5 moms found this helpful

As long as he is living under your roof, you decide what the curfew is and he follows it. As long as you are paying his tuition, you decide what the curfew is and he follows it. What he does at college is his business, but what he does at home is yours.
So - I think midnight during the weeknights and 1am on the weekends is appropriate. If he doesn't like it, he can get a job and move out.

5 moms found this helpful

I don't think your curfews are unreasonable at all, and something he should comply with as long as he's living with you. Heck, if you give him complete freedom (along with free room and board) he won't move out until he's forty. ;-)

Seriously, though, if he wants your role to be limited to that of a "landlord" that doesn't care when he comes and goes, then he should play his role and pay some rent. Fair is fair, right?

4 moms found this helpful

I have a few thoughts to share, after reading your post, the follow-up and everyone's messages...

1. If you want to get to know his friends better, have a BBQ and invite them all over so you can get to know them. Tell your son you're doing this so you can increase your comfort level with the people he's chosen to hang out with. If they don't show up...well, I think that says something about their character and their level of friendship with your son.

2. In my husband's family, curfews were always set by the level of responsibility each child displayed (my husband was one of 5 kids). My husband was curfew free at 17 because he showed great responsibility. One of my sisters-in-law had a curfew until the day she moved out at 20 because she showed poor responsibility.

3. When I came back home after my first year in college for summer vacation, I was 18 and automatically placed myself under my mom's high school rules. (Old habits die hard, I guess.) My mom changed the rules and said I didn't have a curfew but I had to let her know where I was going, who I'd be with and what time I'd be home (and I was allowed to not come home 2 nights, not consecutive, a week). Considering I had lived on my own for a year, had been in a steady relationship for over a year, was getting good grades in college and had a job, this seemed more than reasonable to me.

Having said all that, and rereading your follow-up, I would say that your son has a few milestones to pass before he can have a "no curfew" life. First, he needs to get a job. Somewhat looking doesn't cut it. Second, he needs to earn his driver's license and drive responsibly for at least 6 months (no tickets, no accidents). If you have to haul him around to do stuff, you get to call the shots. If his friends are hauling him around, they need to haul him home on time. (And, really, they didn't want to bring him home? What kind of friends don't take their friends home? Press pause on the movie or game, for goodness sakes. I'm glad you didn't buy that one.) Third, he needs to earn good grades in college. Once your son has shown this level of responsibility, then he can be released from his curfew. Right now, from what you've said, he has not shown enough adult responsibility to earn this privilege. Just because he's 18 and LEGALLY an adult, doesn't mean his thoughts, actions and day-to-day behaviors are those of an adult.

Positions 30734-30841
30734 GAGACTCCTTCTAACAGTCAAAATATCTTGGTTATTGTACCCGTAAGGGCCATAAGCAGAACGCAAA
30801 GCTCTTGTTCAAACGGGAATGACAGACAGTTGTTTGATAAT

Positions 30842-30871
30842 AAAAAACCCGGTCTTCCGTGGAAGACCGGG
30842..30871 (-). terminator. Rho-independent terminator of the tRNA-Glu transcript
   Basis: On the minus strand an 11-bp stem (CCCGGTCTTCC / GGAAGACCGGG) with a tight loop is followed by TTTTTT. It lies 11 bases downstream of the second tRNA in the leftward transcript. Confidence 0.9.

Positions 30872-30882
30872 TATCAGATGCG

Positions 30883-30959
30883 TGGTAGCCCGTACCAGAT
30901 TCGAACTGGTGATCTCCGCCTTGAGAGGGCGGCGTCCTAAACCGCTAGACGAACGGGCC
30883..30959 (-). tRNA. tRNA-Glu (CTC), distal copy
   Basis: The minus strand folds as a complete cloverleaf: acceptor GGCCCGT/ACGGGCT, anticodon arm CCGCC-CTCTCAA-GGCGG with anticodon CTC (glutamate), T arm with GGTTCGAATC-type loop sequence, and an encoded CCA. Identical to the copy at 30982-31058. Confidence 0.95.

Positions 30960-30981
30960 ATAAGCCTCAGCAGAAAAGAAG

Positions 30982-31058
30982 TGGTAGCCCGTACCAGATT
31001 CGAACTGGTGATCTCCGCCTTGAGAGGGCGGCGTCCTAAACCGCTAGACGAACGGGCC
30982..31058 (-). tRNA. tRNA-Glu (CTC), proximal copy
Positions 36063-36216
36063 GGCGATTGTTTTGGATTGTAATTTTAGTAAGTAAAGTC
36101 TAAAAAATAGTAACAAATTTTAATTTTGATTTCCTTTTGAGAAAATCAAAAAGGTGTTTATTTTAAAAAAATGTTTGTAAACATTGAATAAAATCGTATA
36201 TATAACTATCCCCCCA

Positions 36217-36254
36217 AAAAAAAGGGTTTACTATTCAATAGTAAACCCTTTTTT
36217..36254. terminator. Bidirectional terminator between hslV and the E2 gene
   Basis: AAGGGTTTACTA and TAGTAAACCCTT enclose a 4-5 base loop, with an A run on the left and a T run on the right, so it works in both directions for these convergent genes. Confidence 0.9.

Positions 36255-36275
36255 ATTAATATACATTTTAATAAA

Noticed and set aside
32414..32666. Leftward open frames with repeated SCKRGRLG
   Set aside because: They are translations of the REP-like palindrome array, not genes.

If your son doesn't like the rules you set, he's more than welcome to move out and live on his own...without financial assistance from you. If he can't afford to do that, or doesn't want the responsibility of providing for himself, then he gets to deal with your house rules. If your son doesn't understand this, then he may not be as grown up as he thinks he is.

Good luck.

4 moms found this helpful

I did not have a curfew after 18. My parents trusted me. I was also expected to get to work on time, or to be up in the morning to help them with chores if I didn't have to be at work. So 3:00 am became less appealing when work started at 8:00.

My older kids did not have a curfew after 18, either. They were expected to tell us if they weren't going to be home that night at all (staying at a friend's place).

4 moms found this helpful

I am assuming that your son has graduated from HS and is either working or heading off to college in the fall. Either way, he is an adult and needs to be treated like one....what are you going to do if he breaks this "curfew"? Ground him? Take the tv away from him?? Why have rules just for the sake of having rules.
I would emphasize the responsibilty and consideration part of this. That he let you know ABOUT what time he thinks he is going to be getting home...or at least tell you if this is going to be a "late night"...and then that he let you know if his plans change significantly. I would also tell him that he will NOT make you and Dad happy if he comes in the house and manages to wake the two of you up in the middle of the night! Let him know that he can call you if he needs a ride or help of any sort..and then just relax. Look at him as a "room mate" and handle it like you would if some other non-related adult were living with you!!!
If you want him to act like an adult you have to treat him like an adult.

3 moms found this helpful